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Volvo Aims Autonomous Trucks Toward Mining Applications

The company has signed an agreement with Norwegian Brønnøy Kalk to transport limestone on a five-kilometre route between a mine and nearby harbour [1].

Previously, we have seen a number of pilot projects for Volvo’s autonomous trucks, at both underground mines, farming environments and as garbage trucks. Now a deal has been inked to implement the new trucks in Norway in an effort to increase efficiency and safety in the potentially hazardous conditions of the mining sector.

Volvo will still be in possession of the trucks, and instead of vehicles, they will sell the transport service to the customer, and in this case, this means that Brønnøy Kalk pays per ton of limestone actually delivered. By the end of next year, six trucks will be in operation at the site, this without any safety drivers on board.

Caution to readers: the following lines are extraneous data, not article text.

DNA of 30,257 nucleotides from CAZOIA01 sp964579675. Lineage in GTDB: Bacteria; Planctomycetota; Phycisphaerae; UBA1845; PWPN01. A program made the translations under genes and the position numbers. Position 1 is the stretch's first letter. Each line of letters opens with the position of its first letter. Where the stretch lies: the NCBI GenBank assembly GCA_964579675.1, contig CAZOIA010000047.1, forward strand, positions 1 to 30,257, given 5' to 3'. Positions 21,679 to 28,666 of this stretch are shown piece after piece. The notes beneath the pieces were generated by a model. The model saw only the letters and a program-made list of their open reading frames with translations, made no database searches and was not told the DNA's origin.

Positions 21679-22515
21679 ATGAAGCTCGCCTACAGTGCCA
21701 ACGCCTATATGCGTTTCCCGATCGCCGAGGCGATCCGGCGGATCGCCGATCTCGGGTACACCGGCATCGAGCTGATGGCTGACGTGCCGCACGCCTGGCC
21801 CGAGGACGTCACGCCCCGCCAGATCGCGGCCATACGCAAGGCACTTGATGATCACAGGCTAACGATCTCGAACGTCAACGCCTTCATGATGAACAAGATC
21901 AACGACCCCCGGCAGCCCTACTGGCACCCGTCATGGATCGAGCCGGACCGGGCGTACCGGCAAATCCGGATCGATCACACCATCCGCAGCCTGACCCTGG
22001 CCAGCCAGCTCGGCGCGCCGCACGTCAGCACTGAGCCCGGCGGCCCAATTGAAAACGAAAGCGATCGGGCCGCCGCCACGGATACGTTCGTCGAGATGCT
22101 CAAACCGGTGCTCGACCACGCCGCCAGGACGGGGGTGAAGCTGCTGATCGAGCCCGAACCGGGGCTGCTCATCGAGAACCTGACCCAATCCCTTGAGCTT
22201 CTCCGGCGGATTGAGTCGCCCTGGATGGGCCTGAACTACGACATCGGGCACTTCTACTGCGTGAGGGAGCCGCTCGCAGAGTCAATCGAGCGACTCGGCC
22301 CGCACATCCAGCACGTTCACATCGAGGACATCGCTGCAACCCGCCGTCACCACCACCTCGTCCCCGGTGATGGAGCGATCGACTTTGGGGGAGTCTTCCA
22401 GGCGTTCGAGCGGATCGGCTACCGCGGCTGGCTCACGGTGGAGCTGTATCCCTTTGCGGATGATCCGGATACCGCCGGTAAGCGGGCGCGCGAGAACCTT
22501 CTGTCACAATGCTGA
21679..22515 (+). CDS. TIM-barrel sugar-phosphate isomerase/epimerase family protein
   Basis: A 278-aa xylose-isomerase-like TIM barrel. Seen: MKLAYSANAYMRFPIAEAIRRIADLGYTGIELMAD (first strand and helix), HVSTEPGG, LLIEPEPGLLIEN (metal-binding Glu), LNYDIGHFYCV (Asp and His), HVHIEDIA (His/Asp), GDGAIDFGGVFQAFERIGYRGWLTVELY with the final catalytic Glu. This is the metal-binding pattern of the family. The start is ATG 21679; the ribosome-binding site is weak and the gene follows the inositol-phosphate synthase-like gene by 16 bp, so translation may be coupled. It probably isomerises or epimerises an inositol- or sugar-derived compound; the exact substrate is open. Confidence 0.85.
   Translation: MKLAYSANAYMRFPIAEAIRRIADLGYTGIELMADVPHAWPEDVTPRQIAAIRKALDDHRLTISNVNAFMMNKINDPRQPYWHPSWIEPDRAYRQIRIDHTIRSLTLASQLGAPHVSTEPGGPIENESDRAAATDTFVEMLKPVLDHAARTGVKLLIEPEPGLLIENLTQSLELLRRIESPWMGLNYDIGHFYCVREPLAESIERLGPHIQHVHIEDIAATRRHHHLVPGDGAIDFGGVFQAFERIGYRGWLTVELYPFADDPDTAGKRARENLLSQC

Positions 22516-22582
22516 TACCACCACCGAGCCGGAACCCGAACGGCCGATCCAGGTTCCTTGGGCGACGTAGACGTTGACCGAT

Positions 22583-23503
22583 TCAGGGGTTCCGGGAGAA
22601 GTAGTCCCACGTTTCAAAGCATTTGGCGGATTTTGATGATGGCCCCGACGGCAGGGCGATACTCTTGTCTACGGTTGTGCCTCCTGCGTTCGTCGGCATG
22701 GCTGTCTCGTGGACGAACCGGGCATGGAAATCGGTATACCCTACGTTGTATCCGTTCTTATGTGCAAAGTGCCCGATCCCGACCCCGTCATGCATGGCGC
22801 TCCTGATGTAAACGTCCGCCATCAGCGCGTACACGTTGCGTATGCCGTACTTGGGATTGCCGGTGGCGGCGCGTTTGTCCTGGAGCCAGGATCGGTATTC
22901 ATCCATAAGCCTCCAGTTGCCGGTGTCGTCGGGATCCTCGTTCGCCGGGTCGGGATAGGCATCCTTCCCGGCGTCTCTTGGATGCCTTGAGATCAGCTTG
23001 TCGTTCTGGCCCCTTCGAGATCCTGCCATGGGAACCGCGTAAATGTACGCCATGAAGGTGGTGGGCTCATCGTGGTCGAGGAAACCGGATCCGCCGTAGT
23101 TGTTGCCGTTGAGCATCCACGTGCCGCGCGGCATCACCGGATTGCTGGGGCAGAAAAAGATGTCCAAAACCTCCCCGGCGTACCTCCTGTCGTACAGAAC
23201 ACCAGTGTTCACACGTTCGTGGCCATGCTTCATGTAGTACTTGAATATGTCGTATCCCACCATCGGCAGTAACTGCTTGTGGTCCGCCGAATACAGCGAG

Personal comments

The promising tests with automated solutions that we’ve seen on predetermined routes in confined areas seem to be maturing towards actual commercial use. This makes a lot of sense for productivity, but also from a safety standpoint in these types of unfriendly environments. A lot of up-front cost for the customer is avoided by packaging it as a transport service instead of selling vehicles. This lowers the bar significantly for commercializing early AV solutions with companies being more open to trying it out. 


Written by Victor Malmsten Lundgren, RISE Viktoria.



1. 2018-11-20. Volvos first commercial self-driving truck will be used in mining